On Sat, Mar 26, 2011 at 3:46 PM, Tom Lane <tgl(at)sss(dot)pgh(dot)pa(dot)us> wrote:
> Greg Stark <gsstark(at)mit(dot)edu> writes:
>> There's not much point in releasing a beta with behaviour that we know
>> we intend to change. All it will do is elicit bug reports that we have
>> to respond to saying "we know, we were going to change that anyways".
>> I think the goal of a beta is to be able to say "we think this is the
>> final behaviour of the next release but we're open to feedback".
> Yeah, I think this is a productive way to approach the question.
> I would put on a couple of extra conditions, though. Something like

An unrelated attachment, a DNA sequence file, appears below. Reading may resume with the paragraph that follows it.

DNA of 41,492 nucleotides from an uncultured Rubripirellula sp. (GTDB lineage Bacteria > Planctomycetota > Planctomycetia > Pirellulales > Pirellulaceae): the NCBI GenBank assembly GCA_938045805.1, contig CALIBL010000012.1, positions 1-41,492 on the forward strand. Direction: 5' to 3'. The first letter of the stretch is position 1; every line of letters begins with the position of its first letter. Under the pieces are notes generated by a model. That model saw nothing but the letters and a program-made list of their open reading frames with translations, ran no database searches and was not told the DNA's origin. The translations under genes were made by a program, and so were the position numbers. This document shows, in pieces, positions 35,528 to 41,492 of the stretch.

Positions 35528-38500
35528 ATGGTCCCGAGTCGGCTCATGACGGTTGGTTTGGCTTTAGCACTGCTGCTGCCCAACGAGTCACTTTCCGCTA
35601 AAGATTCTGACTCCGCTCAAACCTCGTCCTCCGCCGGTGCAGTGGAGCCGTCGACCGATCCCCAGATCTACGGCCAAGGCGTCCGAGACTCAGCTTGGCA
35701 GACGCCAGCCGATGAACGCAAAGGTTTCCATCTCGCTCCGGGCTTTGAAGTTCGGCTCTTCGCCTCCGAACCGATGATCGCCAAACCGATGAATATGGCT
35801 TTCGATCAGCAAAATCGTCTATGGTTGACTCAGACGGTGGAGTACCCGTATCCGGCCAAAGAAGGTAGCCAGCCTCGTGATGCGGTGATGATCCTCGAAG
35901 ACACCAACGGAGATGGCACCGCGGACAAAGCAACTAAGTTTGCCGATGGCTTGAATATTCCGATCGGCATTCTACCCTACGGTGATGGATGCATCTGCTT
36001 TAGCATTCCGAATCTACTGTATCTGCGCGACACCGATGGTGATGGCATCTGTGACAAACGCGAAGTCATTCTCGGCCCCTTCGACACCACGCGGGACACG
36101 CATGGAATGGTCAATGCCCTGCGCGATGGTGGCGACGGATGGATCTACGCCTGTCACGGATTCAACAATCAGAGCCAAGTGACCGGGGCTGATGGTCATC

> * No open issues that are expected to result in user-visible
> behavior changes. (Or at least "significant" changes? But then
> we have to argue about what's significant --- for instance, are
> the questions in the nearby collations-issues thread significant
> enough to be beta blockers?)
> * No open issues that are expected to result in a catversion bump.
> (With pg_upgrade, this is not as critical as it used to be, but
> I still think catalog stability is a good indicator of a release's
> * No known data-loss-causing bugs (duh)
> Comments? Any other quality criteria we should have for beta?
Last 2 are pretty clear.
The first one is debatable because of the word "expected". Who decides that?
I want more feedback into the project. That can obviously result in
changes that are user visible. Users don't complain about non-user
I'd state it the other way around: No open issues that are expected to
result in non-user visible architecture changes.
Simon Riggs http://www.2ndQuadrant.com/
PostgreSQL Development, 24x7 Support, Training & Services
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